Recommended music (old)

Aria

This time, in response to a request from a German person, "Please give me a score", we rearranged "Telemann's Aria" into four voices, so Recommended This Week is again an aria from Ensemble Planeta.
I was asked this jacket, "Wow! Is your brain out?", But take a closer look, it's flowers and hair, so don't worry.
Telemann's aria, which can be said to be the representative of this austere music, is actually made up of the chord progressions of the descending royal road that is prevalent in modern pop music. The composer Telemann was a big hit maker in the first half of the 18th century, and the fact that the chord progression that touches people's hearts does not change even after hundreds of years means that what is required of music is almost the same. I feel that it is a proof of. It's a classical music that has evolved into contemporary music such as atonality with special playing techniques, but it's a reason that the good selling line is inherited by pop music.
So, hey, this song has a painful melody, and Telemann is amazing, so I re-arranged it and respected it again. Chopin and Mozart aren't usually interested in it at all, but when you arrange it, you can see that it's a genius.
So, this aria has a painful melody that starts to go down to the baseline and is entwined well, and this is a point that can never be broken even if it is called an arrangement, so how painful it feels without breaking it is not to be seen. Arranged with the aim of finishing painfully to the end. The song is transposed many times and the melody is scattered everywhere in each voice, so it should be more fun to play.
Please
listen while looking at the score.

Pavane

Speaking of Pavane, Ravel's "Pavane for the Dead Princess" is famous, but Fauré's Pavane is also astringent and I love it.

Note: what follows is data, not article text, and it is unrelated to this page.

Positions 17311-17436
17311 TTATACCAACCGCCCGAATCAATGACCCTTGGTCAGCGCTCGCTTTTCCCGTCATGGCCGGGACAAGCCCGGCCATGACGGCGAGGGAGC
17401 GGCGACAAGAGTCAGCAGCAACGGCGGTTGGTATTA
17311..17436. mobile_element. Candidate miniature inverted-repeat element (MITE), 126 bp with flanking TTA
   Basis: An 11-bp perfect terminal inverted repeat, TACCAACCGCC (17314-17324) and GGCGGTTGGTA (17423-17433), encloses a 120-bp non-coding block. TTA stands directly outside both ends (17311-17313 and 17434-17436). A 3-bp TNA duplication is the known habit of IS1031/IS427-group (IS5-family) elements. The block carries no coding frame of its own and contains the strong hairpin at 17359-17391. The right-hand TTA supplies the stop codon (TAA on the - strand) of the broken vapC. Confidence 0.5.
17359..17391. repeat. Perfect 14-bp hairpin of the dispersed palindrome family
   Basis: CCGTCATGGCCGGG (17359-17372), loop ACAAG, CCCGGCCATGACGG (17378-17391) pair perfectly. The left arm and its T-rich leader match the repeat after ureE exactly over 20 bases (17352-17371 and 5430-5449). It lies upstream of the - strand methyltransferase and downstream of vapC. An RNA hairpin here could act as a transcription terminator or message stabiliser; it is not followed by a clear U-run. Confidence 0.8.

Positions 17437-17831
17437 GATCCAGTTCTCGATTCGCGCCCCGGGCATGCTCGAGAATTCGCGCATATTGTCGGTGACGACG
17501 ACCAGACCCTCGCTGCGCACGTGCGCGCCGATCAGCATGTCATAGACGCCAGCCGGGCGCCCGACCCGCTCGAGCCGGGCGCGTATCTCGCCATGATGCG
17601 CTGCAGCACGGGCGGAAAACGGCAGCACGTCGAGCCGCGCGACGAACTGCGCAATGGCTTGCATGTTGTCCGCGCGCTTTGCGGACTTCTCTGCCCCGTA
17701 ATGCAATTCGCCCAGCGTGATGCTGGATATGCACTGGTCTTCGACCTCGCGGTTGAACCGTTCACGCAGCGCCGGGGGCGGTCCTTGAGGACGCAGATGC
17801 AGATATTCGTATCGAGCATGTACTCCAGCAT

This time, I will push the arrangement of Ensamble Planeta, which will be live on December 11th, without permission.
The jacket is "Largo" , but I was pointed out variously such as "Head is a spiny lobster!", But I think that "Polovtsian Dances" was probably the first song, so I think he designed it with that image.
Well,
At first glance, Ravel's "For the Dead Princess" sounds complicated and difficult to use, but Fauré's Pavane was much more difficult to arrange. Foret is a small number of elite sounds, so if you cut or replace it, it will change suddenly even though it uses the same composition sound, and it took transcendental skill to handle it with just a female voice. After all, since instrumental music is sung, it is necessary to have a multiple personality like a dual role. I think it's difficult even for people who can do homey, such as singing the inner voice and hitting the bass and rhythm.
The planeta score that is quietly on sale is "Pavane for the Dead Princess". I rearranged from 5 voices at that time to 4 voices. Since it is a Shareotsu French chord, it is difficult to overlap the sounds of collision, but it seems that the sense of accomplishment is a little bit, so please challenge it.

Fauré's Pavane Taro Hakase with Eccentric Opera version ( from DUETS ) is also a bonus